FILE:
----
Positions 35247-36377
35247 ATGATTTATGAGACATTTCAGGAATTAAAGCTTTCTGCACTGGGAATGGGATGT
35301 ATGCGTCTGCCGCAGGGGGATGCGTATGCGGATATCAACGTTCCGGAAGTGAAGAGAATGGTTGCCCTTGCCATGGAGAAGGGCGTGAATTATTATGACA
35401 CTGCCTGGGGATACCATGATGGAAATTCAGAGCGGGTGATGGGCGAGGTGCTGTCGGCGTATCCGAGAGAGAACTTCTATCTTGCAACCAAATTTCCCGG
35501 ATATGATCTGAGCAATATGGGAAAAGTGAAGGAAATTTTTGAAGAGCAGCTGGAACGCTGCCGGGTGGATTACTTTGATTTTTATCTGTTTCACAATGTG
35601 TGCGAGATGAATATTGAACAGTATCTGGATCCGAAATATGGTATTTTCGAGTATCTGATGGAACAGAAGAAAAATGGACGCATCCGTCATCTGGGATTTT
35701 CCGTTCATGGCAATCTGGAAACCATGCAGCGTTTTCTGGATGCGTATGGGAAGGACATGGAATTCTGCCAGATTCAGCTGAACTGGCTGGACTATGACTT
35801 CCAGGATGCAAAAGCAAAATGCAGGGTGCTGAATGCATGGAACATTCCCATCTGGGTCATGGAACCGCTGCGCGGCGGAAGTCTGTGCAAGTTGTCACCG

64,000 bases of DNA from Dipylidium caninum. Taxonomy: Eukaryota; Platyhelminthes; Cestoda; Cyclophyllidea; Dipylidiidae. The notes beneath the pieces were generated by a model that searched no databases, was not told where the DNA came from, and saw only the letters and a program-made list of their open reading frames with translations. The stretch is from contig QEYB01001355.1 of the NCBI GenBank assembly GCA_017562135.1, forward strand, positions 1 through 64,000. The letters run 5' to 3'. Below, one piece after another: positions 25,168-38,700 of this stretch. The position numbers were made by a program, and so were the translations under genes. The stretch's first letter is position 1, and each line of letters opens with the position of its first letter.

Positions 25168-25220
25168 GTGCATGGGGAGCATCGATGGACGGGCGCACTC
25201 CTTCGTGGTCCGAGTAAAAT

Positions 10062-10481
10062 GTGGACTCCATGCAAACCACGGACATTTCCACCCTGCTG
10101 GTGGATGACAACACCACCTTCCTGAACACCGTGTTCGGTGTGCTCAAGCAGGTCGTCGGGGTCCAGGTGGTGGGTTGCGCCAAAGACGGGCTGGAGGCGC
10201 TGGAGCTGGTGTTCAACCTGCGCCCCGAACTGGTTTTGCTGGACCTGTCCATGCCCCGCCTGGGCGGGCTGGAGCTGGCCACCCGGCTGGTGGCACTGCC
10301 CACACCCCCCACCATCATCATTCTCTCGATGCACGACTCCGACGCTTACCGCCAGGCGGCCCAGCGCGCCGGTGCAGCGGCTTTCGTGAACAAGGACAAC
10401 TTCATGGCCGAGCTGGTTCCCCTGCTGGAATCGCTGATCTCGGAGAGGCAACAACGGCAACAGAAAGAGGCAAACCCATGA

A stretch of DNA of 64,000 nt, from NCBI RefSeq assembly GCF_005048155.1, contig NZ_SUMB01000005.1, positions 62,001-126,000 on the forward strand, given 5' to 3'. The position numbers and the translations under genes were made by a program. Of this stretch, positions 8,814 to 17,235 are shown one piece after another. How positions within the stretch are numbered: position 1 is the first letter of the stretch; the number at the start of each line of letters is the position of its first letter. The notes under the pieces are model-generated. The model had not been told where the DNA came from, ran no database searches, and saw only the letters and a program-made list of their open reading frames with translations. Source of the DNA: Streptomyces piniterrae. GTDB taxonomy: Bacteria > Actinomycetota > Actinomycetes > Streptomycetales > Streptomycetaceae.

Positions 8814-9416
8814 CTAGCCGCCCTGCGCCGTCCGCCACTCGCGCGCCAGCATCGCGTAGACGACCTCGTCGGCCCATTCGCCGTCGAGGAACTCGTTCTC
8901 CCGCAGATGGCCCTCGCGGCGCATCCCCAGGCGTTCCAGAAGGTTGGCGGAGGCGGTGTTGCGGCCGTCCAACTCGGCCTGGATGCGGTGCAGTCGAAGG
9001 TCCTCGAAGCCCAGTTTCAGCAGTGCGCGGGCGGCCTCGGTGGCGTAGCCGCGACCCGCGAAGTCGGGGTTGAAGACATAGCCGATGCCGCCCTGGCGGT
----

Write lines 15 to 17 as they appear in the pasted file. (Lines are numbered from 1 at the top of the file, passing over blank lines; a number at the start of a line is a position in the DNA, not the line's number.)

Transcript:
10101 GTGGATGACAACACCACCTTCCTGAACACCGTGTTCGGTGTGCTCAAGCAGGTCGTCGGGGTCCAGGTGGTGGGTTGCGCCAAAGACGGGCTGGAGGCGC
10201 TGGAGCTGGTGTTCAACCTGCGCCCCGAACTGGTTTTGCTGGACCTGTCCATGCCCCGCCTGGGCGGGCTGGAGCTGGCCACCCGGCTGGTGGCACTGCC
10301 CACACCCCCCACCATCATCATTCTCTCGATGCACGACTCCGACGCTTACCGCCAGGCGGCCCAGCGCGCCGGTGCAGCGGCTTTCGTGAACAAGGACAAC